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The plantar fascia is a ligament, or more specifically, a flat sheath of white, connective fibers. It connects the heel to the area of the foot behind the toes. It supports and stabilizes the foot’s arch, flexes the muscles of the foot, and allows people to curl their toes. The plantar fascia also endures tension as weight is put on the foot. Because it plays such an important role in walking, running, and even standing, it is important to keep the plantar fascia healthy and free from painful ailments, such as plantar fasciitis.
A person’s gait is partially controlled by the plantar fascia. It elongates as the foot makes contact with the ground, acting similar to a spring. Thus, a healthy plantar fascia lets a person conserve energy while walking or running, giving them a slight bounce to their gait. It also plays an important part in how the foot functions. For example, when the toes are flexed while walking, it becomes tense. As a result, the arch is elevated and supported.
Many people suffer from a painful ailment called plantar fasciitis. It commonly affects runners, people who are obese, and pregnant women. People who wear shoes with poor arch support are sometimes affected, as well. It is generally accompanied by a sharp pain in the foot or heel while walking. In addition, it is usually worse in the morning, until the plantar fascia limbers up and becomes more flexible.
There are some steps that can be taken to prevent plantar fasciitis and keep the ligament free from injury. For example, sustaining a healthy weight will reduce the stress placed on the plantar fascia. Wearing shoes with adequate arch support, a low heal, and shock absorbers will also help maintain the ligament. Changing athletic shoes after wearing them for approximately 500 miles (804.7 km) of use may also work to prevent plantar fasciitis and maintain healthy ligaments and tissues in the feet.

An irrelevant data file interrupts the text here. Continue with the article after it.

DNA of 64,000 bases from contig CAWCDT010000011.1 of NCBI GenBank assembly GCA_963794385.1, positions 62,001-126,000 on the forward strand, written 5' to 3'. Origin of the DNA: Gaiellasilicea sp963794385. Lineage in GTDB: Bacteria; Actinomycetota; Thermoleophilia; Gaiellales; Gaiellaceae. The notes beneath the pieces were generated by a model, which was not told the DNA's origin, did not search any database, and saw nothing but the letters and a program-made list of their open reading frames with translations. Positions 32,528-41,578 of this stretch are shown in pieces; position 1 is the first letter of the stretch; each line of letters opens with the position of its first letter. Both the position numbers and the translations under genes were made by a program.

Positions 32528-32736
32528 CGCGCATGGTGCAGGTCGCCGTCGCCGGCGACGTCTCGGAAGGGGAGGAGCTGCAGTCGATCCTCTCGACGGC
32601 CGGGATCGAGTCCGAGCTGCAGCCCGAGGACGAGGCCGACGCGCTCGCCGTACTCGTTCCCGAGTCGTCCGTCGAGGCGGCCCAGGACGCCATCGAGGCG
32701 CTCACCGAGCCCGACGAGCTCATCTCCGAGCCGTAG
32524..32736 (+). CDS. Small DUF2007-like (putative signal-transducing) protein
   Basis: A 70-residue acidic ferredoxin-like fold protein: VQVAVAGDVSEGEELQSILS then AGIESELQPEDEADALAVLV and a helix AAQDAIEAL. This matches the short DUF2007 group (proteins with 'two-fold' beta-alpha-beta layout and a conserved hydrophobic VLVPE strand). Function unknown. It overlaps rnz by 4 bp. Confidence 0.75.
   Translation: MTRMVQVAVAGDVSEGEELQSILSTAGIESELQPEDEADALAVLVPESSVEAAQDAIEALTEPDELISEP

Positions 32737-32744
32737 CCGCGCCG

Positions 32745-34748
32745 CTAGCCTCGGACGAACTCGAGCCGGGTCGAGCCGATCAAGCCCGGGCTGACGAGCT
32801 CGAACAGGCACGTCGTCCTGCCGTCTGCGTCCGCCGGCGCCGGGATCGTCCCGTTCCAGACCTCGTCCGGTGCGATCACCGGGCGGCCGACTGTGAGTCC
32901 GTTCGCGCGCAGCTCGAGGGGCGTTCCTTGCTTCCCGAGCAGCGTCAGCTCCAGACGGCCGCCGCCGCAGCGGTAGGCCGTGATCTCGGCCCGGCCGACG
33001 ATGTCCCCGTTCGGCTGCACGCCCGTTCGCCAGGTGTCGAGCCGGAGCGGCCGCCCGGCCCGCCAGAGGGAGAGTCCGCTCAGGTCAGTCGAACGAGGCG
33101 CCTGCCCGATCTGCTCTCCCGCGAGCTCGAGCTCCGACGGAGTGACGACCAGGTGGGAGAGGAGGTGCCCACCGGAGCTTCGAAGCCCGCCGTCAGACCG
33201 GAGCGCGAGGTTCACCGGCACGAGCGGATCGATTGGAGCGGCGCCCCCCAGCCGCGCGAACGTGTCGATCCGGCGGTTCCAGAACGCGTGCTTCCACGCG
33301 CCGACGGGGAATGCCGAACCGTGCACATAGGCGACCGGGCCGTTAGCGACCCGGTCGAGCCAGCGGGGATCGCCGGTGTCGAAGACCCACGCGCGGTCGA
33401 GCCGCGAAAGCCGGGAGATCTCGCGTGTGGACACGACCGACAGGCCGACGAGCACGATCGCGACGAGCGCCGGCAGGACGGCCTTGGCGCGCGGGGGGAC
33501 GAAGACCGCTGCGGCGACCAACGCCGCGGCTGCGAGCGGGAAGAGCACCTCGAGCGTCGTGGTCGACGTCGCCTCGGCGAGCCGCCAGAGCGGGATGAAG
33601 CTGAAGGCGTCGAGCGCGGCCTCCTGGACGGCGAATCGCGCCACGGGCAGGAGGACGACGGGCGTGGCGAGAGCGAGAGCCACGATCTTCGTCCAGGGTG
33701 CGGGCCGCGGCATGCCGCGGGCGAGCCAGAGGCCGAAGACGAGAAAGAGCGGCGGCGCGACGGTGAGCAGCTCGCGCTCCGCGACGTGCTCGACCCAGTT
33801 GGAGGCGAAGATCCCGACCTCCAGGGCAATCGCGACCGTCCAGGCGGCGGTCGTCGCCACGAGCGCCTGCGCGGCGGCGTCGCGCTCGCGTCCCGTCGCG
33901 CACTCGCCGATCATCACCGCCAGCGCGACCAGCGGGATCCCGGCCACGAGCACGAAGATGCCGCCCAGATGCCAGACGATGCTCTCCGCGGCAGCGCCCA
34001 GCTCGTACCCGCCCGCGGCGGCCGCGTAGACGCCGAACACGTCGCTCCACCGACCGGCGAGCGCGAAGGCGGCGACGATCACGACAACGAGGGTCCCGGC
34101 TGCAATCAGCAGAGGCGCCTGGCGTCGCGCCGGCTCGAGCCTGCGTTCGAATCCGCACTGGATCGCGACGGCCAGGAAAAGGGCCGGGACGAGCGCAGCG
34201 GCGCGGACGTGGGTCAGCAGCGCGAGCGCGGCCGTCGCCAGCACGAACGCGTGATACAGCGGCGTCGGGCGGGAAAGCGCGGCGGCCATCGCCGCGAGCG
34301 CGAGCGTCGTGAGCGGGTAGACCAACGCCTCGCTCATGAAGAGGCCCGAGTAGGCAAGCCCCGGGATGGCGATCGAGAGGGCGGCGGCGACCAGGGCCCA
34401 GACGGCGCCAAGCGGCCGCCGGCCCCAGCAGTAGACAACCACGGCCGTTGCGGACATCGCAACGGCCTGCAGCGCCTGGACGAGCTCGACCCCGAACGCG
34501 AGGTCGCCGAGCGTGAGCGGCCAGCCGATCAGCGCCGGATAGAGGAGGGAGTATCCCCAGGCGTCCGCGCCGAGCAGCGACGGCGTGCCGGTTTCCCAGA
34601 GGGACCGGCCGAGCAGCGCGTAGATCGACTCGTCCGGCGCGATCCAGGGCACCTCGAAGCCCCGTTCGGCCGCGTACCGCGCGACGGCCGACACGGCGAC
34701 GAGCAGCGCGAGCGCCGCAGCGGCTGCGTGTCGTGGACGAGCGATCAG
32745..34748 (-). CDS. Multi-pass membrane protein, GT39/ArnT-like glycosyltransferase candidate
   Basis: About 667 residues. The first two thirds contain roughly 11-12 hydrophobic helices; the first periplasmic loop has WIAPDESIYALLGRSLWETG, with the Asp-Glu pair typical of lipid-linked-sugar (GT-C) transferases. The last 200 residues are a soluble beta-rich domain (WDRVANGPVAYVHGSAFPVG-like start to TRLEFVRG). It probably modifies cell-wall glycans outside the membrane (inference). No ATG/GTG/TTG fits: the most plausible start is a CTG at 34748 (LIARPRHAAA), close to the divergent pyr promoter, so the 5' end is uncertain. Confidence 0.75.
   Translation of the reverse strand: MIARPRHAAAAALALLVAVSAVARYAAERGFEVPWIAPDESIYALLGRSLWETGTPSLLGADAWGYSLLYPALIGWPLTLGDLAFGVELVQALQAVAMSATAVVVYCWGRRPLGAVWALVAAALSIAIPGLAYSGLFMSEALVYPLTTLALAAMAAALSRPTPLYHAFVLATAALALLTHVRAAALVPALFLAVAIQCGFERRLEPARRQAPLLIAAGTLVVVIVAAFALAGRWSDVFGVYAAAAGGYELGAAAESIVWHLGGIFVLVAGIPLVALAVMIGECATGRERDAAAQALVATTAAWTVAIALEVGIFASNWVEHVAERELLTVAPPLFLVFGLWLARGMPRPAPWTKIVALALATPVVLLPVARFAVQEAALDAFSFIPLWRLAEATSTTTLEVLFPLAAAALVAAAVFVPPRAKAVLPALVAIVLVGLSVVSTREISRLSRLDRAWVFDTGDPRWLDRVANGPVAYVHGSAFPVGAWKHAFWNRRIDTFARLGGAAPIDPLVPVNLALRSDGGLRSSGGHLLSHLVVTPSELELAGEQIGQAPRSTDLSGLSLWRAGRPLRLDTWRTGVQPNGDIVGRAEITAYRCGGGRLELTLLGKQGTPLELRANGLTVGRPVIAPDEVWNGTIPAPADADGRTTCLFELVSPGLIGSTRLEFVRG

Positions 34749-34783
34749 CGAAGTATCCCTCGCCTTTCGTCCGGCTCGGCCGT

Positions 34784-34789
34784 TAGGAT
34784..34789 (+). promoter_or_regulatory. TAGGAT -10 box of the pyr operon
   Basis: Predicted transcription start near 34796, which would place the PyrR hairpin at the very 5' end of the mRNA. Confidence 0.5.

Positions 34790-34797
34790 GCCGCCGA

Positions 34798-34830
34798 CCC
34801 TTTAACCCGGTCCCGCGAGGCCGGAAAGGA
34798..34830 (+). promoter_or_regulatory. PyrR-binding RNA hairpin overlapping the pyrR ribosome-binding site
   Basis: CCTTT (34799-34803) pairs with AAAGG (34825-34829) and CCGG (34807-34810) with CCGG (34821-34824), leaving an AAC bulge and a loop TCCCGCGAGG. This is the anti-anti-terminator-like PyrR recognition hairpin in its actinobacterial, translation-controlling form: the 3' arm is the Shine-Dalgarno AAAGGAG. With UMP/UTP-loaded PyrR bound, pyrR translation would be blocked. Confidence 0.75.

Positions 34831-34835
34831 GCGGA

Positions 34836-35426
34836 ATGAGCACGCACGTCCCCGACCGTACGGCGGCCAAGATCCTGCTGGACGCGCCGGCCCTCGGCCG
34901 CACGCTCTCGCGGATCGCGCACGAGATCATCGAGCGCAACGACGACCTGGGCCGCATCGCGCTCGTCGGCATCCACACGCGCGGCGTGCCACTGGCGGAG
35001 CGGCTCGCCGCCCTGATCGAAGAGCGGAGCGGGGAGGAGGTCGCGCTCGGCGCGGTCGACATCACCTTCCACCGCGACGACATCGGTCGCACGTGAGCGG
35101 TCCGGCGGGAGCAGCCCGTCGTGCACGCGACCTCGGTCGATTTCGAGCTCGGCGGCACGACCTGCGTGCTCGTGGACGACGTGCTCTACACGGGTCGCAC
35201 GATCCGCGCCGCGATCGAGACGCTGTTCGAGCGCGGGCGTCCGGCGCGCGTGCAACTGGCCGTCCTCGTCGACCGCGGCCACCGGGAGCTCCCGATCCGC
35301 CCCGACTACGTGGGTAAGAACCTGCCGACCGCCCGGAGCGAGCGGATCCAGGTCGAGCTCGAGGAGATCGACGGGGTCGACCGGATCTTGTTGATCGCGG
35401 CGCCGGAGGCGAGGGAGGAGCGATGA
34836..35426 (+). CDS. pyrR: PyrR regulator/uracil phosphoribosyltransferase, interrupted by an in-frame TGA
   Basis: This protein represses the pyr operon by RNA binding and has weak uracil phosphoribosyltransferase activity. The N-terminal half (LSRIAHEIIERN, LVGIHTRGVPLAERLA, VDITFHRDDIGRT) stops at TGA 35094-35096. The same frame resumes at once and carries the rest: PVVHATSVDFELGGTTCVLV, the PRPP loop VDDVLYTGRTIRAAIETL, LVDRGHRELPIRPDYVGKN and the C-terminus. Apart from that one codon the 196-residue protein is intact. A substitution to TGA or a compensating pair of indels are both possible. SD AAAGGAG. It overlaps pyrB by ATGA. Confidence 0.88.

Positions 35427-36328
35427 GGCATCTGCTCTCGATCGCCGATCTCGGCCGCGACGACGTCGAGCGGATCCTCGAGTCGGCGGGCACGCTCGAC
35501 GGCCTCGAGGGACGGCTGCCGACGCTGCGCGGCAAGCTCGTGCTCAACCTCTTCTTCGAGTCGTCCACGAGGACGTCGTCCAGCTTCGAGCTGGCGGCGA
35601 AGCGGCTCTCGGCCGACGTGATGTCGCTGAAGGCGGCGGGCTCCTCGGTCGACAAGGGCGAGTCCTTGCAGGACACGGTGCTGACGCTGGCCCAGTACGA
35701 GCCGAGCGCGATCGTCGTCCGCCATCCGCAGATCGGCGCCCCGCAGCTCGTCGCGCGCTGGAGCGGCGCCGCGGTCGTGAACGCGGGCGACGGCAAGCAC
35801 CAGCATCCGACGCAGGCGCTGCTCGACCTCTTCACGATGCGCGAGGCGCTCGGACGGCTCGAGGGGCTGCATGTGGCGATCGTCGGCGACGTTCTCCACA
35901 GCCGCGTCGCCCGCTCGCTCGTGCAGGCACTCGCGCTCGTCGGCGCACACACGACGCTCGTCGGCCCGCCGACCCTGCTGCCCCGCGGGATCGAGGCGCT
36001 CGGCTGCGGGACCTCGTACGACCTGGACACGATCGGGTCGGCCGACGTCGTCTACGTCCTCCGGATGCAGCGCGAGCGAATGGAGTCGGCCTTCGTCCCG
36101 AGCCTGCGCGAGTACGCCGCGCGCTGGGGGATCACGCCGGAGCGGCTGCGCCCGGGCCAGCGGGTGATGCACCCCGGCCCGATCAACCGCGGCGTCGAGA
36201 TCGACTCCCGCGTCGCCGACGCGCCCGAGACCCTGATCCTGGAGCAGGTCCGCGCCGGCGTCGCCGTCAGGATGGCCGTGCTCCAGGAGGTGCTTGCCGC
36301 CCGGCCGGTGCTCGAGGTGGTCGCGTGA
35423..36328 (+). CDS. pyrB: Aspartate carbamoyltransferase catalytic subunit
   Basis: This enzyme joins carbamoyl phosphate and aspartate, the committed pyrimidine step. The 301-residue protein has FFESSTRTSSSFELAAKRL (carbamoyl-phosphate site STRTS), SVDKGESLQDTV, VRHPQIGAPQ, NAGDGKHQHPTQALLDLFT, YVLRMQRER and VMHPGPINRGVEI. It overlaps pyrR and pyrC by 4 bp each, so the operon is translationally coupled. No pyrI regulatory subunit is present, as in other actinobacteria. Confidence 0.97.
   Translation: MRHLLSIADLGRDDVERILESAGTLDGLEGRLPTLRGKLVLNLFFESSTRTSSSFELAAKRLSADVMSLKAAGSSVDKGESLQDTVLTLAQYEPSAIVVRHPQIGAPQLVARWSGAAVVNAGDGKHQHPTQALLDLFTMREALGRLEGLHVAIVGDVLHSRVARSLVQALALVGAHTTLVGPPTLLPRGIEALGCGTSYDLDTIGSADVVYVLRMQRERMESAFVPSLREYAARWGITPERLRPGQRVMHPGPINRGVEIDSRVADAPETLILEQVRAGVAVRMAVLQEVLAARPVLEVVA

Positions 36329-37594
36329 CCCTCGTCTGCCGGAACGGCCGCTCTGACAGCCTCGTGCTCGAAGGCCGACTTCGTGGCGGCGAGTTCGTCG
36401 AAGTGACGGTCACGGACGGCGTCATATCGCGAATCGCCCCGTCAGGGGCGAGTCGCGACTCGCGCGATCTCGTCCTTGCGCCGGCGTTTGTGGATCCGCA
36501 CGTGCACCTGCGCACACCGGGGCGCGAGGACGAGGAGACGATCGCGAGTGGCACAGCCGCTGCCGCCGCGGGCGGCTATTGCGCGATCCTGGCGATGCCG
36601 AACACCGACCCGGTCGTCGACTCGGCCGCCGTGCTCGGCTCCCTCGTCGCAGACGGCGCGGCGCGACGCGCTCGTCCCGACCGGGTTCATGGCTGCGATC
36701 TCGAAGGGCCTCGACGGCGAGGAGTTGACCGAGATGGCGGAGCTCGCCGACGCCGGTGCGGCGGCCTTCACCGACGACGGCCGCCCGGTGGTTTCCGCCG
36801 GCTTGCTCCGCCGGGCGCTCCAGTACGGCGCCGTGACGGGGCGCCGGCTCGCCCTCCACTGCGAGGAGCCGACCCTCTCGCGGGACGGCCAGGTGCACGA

Doing exercises that focus on stretching the plantar fascia and improving its flexibility is a great way to prevent injury as well. Although the exercises are easy, they work best when they are completed daily. For example, while sitting on a chair, take a ball the size of a tennis ball and roll the ball along the bottom of each foot. The ball works by stretching the ligaments of the foot.
A good strengthening exercise for the ligament is called the marble pick-up exercise. Simply take some marbles and put them on the floor. Then, use the toes to pick up the marbles and place them in a cup, also on the floor. Along the same lines, a person can use her toes to scrunch up a towel or paper. The scrunching motion will strengthen the ligament.
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